An open call has been issued for urbanists, architects, and artists to spend four weeks in the Ukrainian "atomic city" of Slavutych, which was built after the Chernobyl disaster in 1986. Participants of the “urban residency” will reflect on the city's historical development and the potential futures of its 14 districts.
The program is curated by METASITU, a research-based art practice founded by Strelka alumni Liva Dudareva and Eduardo Cassina. It is part of the collective’s 5th Festival of Film and Urbanism “86.”
Up to 14 participants will be chosen to travel to Slavutych, which was originally designed to rehouse workers at the Chernobyl nuclear power plant and their families. As the open call states, “Slavutych is an ‘atomic city’ without a nuclear plant in sight.”
The participants will come face-to-face with the city’s unique districts. The first 10 districts were designed by architects from various Soviet Republics. Each district was named for their home cities – Baku, Tbilisi, Yerevan, Tallinn, Riga, Vilnius, Kiev, Leningrad, Moscow, and Belgorod. Three additional districts – Pechersky, Dobryninsky and Chernihivsky – were added in the 1990s.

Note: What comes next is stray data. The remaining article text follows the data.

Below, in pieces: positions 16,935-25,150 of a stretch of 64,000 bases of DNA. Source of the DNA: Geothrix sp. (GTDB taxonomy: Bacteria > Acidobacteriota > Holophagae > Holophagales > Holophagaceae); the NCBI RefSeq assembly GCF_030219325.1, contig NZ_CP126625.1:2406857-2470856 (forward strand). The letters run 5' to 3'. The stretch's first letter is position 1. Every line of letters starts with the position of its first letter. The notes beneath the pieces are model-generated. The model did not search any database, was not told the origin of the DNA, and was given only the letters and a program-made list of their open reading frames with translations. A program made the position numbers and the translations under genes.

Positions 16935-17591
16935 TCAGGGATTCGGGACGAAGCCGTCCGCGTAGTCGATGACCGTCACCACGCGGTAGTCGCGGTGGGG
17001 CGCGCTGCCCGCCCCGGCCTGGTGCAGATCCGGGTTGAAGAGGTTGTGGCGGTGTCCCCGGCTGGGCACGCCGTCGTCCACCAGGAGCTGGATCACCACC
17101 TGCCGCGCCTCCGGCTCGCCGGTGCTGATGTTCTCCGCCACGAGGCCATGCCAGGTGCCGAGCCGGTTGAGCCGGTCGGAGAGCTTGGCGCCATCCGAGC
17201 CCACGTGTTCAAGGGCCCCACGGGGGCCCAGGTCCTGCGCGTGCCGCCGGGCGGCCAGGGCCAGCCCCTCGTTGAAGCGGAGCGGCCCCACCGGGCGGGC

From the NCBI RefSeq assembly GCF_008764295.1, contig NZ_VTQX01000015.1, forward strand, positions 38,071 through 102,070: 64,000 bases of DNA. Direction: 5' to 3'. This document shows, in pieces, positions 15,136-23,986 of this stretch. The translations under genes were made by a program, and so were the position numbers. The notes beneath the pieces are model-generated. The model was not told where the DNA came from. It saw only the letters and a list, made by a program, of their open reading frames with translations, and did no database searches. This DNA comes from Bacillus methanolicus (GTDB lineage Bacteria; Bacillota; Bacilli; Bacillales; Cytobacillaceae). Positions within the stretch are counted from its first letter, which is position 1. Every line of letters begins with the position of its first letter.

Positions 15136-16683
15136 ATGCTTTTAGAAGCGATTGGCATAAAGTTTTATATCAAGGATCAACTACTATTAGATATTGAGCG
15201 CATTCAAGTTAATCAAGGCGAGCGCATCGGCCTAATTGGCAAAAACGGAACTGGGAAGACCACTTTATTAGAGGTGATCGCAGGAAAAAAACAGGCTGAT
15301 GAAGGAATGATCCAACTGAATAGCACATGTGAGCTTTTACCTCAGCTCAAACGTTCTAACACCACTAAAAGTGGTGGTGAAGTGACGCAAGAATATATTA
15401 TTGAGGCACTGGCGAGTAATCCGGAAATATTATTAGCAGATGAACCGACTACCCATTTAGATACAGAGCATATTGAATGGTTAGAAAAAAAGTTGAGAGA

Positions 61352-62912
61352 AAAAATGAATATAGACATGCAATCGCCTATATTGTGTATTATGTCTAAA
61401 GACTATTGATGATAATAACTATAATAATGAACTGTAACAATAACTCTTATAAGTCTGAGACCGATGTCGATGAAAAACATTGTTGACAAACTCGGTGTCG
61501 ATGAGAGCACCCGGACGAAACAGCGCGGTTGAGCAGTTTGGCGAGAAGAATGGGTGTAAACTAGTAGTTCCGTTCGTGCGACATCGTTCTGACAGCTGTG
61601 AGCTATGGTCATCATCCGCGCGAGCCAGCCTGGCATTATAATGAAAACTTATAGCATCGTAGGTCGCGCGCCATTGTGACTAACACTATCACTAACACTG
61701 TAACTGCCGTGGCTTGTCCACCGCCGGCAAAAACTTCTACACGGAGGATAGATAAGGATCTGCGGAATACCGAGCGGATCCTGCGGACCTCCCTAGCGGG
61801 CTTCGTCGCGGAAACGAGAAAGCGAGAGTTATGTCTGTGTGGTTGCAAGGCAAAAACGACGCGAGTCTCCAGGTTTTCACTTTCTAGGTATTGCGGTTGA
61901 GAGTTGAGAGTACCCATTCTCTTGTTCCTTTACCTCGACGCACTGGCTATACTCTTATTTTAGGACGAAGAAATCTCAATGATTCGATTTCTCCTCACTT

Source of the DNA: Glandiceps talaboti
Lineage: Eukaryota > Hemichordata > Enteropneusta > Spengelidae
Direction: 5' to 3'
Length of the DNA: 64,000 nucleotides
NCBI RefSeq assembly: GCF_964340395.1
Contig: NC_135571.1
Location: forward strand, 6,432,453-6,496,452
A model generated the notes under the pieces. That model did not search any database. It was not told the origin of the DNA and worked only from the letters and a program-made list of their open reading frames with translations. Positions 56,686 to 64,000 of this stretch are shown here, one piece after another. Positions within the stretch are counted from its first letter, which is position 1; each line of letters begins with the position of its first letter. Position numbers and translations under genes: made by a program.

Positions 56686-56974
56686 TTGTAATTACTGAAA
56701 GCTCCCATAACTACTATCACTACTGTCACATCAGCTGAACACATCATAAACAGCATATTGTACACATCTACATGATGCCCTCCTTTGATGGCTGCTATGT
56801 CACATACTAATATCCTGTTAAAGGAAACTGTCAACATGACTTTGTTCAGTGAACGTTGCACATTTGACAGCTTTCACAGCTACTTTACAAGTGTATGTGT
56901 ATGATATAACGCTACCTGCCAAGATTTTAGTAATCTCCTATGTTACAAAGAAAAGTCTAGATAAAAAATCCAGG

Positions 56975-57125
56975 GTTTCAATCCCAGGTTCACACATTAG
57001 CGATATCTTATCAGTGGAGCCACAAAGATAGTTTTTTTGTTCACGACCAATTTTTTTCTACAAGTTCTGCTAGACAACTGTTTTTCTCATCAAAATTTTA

The final district came in 2017, when a group of locals worked to make an artistic intervention in the form of a new district based on Athens.
But the city’s evolution isn’t over. Slavutych “is slowly leaving behind its identity of an atomic city,” according to the open call. As such, “creative practitioners” are being sought to travel to the city to reflect on its unique creation and form “new synergies with their immediate surroundings,” as well as among themselves.
In order to be considered, applicants must be familiar with one of the cities which Slavutych’s districts are named after. They will then focus on that particular district during their time in the city.
They will receive a travel stipend of up to €250, shared accommodation, paid meals, and a production budget of us to €200. Applicants must also submit a portfolio and a statement demonstrating their knowledge of their chosen district and their potential contribution there.
The deadline to apply is March 7. Full details can be found here.
The program is just of many events put on by METASITU, which was founded by Dudareva and Cassina with the aim of “establishing emancipatory narratives around the way we inhabit space.” In addition to urbanism festivals, the art practice – which is based in Ukraine and Greece – also directs educational programs, enables real estate transgressions, proposes workshops, and hosts lectures.
Text: Lynsey Free